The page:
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|Title:||The Effects of Starvation on The Ruminal Bacteria Megasphaera Elsdenii and Selenomonas Ruminantium|
|Author(s):||Mink, Ronald William|
|Department / Program:||Dairy Science|
|Degree Granting Institution:||University of Illinois at Urbana-Champaign|
|Abstract:||The ruminal bacteria, Megasphaera elsdenii and Selenomonas ruminantium, were subjected to total organic nutrient starvation after growth in batch and/or continuous culture. Both organisms exhibited a very limited survival capacity in comparison to other bacteria reported in the literature. This capacity appears to have been at least partially influenced by pre-starvation growth conditions and levels of cell constituents. Because these conditions were constantly changing during batch culture growth, continuous culture growth was found to be more suitable as a basis for starvation studies. Depending on pre-starvation growth conditions, both M. elsdenii and S. ruminantium appeared to break down carbohydrate, RNA and/or DNA preferentially during starvation, suggesting that a degradation of carbohydrate storage material, excess ribosomes and/or extra genomes may have taken place. The role of protein degradation in survival of these organisms, if any, is unclear. Cellular RNA levels always exhibited relatively rapid decreases and were accompanied by either catabolism or excretion from the cell of the RNA or its components, depending on the organism and pre-starvation growth conditions. Those populations that did appear to catabolize these substrates tended to have a better survival capacity. However, no positive correlation could be found between survival ability and level of any single constituent.
M. elsdenii cultures grown at the dilution rate (D) of 0.13 h('-1) appeared to exhibit poorer long term survival than those grown at D = 0.24 h('-1). S. ruminantium grown under glucose-limitation at D = 0.25 h('-1) demonstrated a survival rate during the first 12 to 18 h of starvation poorer than populations grown at higher or lower dilution rates. After 18 h, survival appeared to be inversely related to dilution rate. In addition, these populations exhibited a bi- or multi-phasic pattern of variability decline which was attributed to refeeding of subpopulations on the products of previously lysed cells. The nature of these products is not known, but was apparently not vitamins. Selenomonas grown under ammonia-limitation exhibited survival ability which also appeared to be inversely related to dilution rate. The loss in viability of the population grown under ammonia limitation did not appear to be due to an inability to maintain suitable levels of essential catabolic or biosynthetic enzymes.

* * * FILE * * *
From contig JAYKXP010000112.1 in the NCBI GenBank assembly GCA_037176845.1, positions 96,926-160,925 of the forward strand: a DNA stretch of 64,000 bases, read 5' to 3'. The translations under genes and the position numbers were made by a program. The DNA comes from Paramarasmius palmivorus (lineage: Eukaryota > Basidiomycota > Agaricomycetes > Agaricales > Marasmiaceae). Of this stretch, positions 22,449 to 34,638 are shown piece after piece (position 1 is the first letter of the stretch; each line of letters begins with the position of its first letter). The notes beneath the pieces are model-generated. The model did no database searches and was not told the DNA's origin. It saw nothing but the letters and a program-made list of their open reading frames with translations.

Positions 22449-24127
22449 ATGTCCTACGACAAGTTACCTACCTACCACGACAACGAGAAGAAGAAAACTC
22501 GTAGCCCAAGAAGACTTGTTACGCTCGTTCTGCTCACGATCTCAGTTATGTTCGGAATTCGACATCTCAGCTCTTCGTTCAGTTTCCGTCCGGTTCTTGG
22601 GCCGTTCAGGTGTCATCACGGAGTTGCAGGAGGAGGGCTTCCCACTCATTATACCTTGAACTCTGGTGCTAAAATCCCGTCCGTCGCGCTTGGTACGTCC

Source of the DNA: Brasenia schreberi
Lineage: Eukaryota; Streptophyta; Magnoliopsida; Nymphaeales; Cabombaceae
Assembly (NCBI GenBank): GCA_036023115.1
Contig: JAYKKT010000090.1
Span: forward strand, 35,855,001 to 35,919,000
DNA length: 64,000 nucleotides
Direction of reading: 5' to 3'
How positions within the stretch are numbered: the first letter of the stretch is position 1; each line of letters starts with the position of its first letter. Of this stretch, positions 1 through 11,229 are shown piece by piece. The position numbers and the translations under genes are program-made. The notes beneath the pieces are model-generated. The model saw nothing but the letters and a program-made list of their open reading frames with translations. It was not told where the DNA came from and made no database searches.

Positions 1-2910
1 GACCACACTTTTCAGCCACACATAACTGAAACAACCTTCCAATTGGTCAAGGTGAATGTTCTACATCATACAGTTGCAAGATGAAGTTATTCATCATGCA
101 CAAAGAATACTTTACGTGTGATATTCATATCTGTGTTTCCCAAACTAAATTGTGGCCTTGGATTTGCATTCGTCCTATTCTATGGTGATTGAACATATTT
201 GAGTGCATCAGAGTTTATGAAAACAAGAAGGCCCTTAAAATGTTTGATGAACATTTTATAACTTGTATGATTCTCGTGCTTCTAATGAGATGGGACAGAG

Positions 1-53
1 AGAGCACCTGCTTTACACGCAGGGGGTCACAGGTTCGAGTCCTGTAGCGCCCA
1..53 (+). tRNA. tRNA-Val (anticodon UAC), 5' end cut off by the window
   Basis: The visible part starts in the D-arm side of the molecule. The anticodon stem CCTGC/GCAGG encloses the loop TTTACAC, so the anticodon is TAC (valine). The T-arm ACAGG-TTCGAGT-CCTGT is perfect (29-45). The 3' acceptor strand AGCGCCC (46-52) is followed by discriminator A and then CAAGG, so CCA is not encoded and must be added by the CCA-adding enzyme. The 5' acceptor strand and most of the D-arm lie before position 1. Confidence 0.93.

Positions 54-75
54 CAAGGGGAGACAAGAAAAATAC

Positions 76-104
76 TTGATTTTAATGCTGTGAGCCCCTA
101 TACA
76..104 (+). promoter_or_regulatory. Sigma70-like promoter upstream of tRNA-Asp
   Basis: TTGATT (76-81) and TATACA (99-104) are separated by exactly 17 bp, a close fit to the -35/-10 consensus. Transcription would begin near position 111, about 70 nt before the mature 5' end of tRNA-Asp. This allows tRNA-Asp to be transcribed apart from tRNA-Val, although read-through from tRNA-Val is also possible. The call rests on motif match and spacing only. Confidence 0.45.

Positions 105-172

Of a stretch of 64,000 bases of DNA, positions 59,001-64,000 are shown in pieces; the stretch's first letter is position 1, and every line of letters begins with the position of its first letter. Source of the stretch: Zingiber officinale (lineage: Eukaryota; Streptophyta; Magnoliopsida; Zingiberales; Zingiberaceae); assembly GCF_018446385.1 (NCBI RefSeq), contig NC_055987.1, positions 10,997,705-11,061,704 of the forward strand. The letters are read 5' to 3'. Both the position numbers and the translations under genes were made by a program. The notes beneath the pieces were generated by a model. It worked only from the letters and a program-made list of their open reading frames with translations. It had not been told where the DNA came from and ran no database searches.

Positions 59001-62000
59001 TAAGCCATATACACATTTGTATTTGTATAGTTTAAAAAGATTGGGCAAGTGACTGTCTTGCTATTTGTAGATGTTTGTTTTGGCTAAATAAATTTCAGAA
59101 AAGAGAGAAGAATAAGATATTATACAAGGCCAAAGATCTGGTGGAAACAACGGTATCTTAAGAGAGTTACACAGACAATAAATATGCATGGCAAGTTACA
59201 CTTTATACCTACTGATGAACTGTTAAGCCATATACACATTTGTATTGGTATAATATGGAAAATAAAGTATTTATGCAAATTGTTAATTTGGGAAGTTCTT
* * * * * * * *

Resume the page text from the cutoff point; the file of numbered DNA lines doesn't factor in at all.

In most cases, cells that underwent starvation exhibited a shift in the pattern of fermentation acids produced, from a mixed acid production to exclusively or primarily acetogenesis, probably because of greater efficiency of energy production associated with such metabolism.
Thesis (Ph.D.)--University of Illinois at Urbana-Champaign, 1981.
|Date Available in IDEALS:||2014-12-14|